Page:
Psychopharmacology

, Volume 192, Issue 2, pp 207–217

Acute effects of Naltrexone and GBR 12909 on ethanol drinking-in-the-dark in C57BL/6J mice

  • N. K. Kamdar
  • S. A. Miller
  • Y. M. Syed
  • R. Bhayana
  • T. Gupta
  • J. S. Rhodes
Original Investigation

Abstract

Rationale

Recently, a simple procedure was described, drinking in the dark (DID), in which C57BL/6J mice self-administer ethanol to the point of intoxication. The test consists of replacing the water with 20% ethanol in the home cage for 2 or 4 h early during the dark phase of the light/dark cycle.

Objectives

To determine whether the model displays predictive validity with naltrexone, and whether opioid or dopaminergic mechanisms mediate excessive drinking in the model.

Materials and methods

Naltrexone or GBR 12909 were administered via intraperitoneal injections immediately before offering ethanol solutions, plain tap water, or 10% sugar water to male C57BL/6J mice, and consumption was monitored over a 2- or 4-h period using the DID procedure.

Results

Naltrexone (0.5, 1, or 2 mg/kg) dose dependently decreased ethanol drinking but these same doses had no significant effect on the consumption of plain water or 10% sugar water. GBR 12909 (5, 10, and 20 mg/kg) dose dependently reduced the consumption of ethanol and sugar water but had no effect on plain water drinking.

Conclusions

The DID model demonstrates predictive validity. Both opioid and dopamine signaling are involved in ethanol drinking to intoxication. Different physiological pathways mediate high ethanol drinking as compared to water or sugar water drinking in DID. DID may be a useful screening tool to find new alcoholism medications and to discover genetic and neurobiological mechanisms relevant to the human disorder.

Keywords

Alcoholism Naltrexone GBR 12909 Ethanol C57BL/6J Drinking Natural reward Water Opioid Dopamine 

References

  1. Aalto J, Kiianmaa K (1986) REM-sleep deprivation-induced increase in ethanol intake: role of brain monoaminergic neurons. Alcohol 3:377–81PubMedCrossRefGoogle Scholar
  2. Aalto J, Kiianmaa K (1987) Role of brain monoaminergic systems in the increased ethanol drinking caused by REM-sleep deprivation. Alcohol Alcohol Suppl 1:313–317PubMedGoogle Scholar
  3. Andersen PH (1989) The dopamine inhibitor GBR 12909: selectivity and molecular mechanism of action. Eur J Pharmacol 166:493–504PubMedCrossRefGoogle Scholar
  4. Avena NM, Rada P, Moise N, Hoebel BG (2006) Sucrose sham feeding on a binge schedule releases accumbens dopamine repeatedly and eliminates the acetylcholine satiety response. Neuroscience 139:813–820PubMedCrossRefGoogle Scholar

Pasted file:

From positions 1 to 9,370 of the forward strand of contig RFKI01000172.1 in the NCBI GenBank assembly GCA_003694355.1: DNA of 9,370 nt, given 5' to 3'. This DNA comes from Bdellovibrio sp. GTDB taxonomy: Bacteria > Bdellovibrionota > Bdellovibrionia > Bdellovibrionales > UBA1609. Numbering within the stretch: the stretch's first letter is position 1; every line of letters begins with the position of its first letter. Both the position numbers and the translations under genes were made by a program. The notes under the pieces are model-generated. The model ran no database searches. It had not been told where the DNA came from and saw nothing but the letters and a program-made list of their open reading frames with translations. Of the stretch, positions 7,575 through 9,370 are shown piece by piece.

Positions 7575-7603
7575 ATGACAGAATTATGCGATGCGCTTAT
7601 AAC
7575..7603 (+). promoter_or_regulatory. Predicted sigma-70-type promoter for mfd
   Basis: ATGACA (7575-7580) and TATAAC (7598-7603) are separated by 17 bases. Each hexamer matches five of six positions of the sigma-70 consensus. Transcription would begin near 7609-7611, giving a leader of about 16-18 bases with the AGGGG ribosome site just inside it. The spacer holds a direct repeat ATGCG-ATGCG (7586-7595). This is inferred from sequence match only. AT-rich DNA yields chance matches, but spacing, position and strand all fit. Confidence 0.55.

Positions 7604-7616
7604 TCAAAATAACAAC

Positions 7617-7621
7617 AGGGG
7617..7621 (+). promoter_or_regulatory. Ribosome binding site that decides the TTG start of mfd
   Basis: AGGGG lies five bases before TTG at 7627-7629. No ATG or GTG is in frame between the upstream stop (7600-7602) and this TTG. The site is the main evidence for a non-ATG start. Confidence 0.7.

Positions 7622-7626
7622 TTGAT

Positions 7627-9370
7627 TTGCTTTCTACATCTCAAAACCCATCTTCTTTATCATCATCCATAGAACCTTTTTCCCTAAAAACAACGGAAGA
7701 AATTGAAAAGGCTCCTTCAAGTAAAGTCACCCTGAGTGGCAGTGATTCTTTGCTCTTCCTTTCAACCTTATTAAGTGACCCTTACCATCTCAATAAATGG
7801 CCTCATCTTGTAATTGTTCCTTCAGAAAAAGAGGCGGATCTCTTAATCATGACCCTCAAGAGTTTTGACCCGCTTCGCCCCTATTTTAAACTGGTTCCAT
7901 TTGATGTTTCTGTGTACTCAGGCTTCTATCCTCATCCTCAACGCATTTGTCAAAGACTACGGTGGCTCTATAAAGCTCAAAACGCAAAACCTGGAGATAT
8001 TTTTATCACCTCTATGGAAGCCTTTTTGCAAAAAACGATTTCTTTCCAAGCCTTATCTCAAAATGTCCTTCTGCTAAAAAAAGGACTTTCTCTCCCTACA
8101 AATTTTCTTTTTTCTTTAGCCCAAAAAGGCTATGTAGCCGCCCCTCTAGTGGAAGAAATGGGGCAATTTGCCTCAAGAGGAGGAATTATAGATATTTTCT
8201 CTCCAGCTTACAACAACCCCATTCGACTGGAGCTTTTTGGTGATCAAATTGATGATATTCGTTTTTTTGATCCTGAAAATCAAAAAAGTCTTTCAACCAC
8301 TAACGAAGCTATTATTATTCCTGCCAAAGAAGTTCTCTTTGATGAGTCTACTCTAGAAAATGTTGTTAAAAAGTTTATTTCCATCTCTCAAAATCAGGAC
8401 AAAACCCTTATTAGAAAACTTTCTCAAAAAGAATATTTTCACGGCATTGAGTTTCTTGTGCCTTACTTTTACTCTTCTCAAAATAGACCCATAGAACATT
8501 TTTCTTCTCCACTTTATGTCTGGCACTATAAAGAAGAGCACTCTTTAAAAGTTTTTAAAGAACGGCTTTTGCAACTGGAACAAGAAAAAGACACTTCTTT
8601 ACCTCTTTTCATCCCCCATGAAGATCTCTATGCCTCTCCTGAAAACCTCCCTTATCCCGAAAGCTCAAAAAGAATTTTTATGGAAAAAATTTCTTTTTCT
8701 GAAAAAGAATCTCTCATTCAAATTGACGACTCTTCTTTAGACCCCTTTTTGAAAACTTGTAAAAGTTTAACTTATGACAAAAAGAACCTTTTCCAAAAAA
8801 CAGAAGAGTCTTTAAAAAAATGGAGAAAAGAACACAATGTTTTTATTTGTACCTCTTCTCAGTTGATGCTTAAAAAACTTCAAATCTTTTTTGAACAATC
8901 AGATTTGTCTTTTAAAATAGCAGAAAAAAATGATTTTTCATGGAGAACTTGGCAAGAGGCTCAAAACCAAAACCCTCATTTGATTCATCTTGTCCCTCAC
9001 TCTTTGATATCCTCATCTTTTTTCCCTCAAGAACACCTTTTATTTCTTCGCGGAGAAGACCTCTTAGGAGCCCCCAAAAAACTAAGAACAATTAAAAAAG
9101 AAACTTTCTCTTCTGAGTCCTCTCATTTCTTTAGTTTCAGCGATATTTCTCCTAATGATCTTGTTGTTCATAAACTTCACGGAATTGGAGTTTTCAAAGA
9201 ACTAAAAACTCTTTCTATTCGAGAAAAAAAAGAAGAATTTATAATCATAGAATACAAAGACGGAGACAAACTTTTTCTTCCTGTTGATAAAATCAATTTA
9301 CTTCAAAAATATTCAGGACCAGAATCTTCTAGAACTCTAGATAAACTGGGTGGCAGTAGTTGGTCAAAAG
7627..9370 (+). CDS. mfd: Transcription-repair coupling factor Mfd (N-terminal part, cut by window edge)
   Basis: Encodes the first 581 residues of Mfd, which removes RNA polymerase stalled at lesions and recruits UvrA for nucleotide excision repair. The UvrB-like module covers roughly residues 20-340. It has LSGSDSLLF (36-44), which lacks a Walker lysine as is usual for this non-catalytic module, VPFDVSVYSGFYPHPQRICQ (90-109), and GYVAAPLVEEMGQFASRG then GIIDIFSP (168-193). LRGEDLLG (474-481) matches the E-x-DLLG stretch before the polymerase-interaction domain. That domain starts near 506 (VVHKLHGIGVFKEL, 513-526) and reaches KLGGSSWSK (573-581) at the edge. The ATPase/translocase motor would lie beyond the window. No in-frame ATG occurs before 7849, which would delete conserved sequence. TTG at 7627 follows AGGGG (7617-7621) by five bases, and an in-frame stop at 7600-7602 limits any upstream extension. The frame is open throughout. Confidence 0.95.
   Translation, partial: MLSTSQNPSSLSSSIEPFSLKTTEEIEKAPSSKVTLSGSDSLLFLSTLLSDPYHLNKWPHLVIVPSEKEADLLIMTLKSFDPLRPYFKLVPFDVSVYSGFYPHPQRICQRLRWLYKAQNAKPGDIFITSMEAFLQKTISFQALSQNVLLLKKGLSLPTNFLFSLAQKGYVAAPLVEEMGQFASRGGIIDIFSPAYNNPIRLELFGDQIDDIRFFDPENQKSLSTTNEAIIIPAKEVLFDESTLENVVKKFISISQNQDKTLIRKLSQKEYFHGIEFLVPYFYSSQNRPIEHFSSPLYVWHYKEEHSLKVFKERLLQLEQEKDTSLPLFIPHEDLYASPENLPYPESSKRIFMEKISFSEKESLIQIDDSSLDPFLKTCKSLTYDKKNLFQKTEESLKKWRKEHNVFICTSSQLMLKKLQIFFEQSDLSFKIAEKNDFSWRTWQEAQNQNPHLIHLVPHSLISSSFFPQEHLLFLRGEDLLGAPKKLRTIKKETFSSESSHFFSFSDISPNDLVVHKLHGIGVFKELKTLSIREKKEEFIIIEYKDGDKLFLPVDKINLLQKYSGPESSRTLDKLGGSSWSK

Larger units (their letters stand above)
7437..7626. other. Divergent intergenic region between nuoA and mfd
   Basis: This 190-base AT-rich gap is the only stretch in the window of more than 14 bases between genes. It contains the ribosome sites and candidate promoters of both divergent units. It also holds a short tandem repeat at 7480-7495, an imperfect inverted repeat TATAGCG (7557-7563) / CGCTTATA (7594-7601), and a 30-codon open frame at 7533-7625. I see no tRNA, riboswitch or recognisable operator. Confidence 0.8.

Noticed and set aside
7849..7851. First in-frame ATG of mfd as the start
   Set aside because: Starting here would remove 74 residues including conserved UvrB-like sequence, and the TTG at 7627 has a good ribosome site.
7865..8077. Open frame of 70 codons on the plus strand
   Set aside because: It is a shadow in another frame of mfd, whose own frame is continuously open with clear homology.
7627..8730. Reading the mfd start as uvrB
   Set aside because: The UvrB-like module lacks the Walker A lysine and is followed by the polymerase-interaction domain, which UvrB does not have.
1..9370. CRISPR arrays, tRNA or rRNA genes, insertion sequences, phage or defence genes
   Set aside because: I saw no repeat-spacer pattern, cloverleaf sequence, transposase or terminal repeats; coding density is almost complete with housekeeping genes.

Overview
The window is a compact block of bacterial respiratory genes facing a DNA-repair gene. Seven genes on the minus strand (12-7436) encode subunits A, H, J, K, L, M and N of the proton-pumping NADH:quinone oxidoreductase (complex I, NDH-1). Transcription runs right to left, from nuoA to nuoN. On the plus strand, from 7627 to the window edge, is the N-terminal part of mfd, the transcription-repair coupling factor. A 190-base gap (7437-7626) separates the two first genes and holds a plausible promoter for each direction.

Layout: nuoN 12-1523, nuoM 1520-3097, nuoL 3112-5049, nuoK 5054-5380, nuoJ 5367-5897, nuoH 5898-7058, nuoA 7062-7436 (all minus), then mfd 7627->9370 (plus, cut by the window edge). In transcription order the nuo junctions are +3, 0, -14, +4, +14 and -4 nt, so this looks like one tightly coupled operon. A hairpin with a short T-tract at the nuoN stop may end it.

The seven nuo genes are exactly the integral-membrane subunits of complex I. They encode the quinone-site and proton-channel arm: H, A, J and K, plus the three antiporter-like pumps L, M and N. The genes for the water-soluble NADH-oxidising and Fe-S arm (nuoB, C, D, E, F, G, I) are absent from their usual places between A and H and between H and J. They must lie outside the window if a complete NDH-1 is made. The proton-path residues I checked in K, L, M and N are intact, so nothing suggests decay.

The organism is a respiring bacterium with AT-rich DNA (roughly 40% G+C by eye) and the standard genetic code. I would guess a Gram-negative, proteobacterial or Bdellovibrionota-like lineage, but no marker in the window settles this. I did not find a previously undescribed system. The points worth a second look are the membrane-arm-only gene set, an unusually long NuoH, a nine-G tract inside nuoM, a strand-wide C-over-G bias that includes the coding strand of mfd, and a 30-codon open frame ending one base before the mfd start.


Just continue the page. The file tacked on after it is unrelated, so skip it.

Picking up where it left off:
5. Baunez C, Dias C, Cador M, Amalric M (2005) The subthalamic nucleus exerts opposite control on cocaine and ‘natural’ rewards. Nat Neurosci 8:484–489PubMedGoogle Scholar
  6. Belknap JK, Crabbe JC, Young ER (1993) Voluntary consumption of ethanol in 15 inbred mouse strains. Psychopharmacology 112:503–510PubMedCrossRefGoogle Scholar
  7. Boyle AE, Stewart RB, Macenski MJ, Spiga R, Johnson BA, Meisch RA (1998) Effects of acute and chronic doses of naltrexone on ethanol self-administration in rhesus monkeys. Alcohol Clin Exp Res 22:359–366PubMedGoogle Scholar
  8. Brewer C (1995) Naltrexone in alcohol dependence. Lancet 346:1374PubMedCrossRefGoogle Scholar
  9. Carelli RM, Wondolowski J (2003) Selective encoding of cocaine versus natural rewards by nucleus accumbens neurons is not related to chronic drug exposure. J Neurosci 23:11214–11223PubMedGoogle Scholar
  10. Carelli RM, Ijames SG, Crumling AJ (2000) Evidence that separate neural circuits in the nucleus accumbens encode cocaine versus “natural” (water and food) reward. J Neurosci 20:4255–4266PubMedGoogle Scholar
  11. Cicero T (1980) Alcohol self-administration, tolerance and withdrawal in humans and animals: theoretical and methodological issues. In: Rigter H, Crabbe JC (eds) Alcohol tolerance and dependence. Elsevier, Amsterdam, pp 1–51Google Scholar
  12. Coonfield DL, Hill KG, Kaczmarek HJ, Ferraro FM, 3rd, Kiefer SW (2002) Low doses of naltrexone reduce palatability and consumption of ethanol in outbred rats. Alcohol 26:43–47PubMedCrossRefGoogle Scholar
  13. Coonfield DL, Kiefer SW, Ferraro FM, 3rd, Sinclair JD (2004) Ethanol palatability and consumption by high ethanol-drinking rats: manipulation of the opioid system with naltrexone. Behav Neurosci 118:1089–1096PubMedCrossRefGoogle Scholar
  14. Crabbe JC, Belknap JK, Buck KJ (1994) Genetic animal models of alcohol and drug abuse. Science 264:1715–1723PubMedCrossRefGoogle Scholar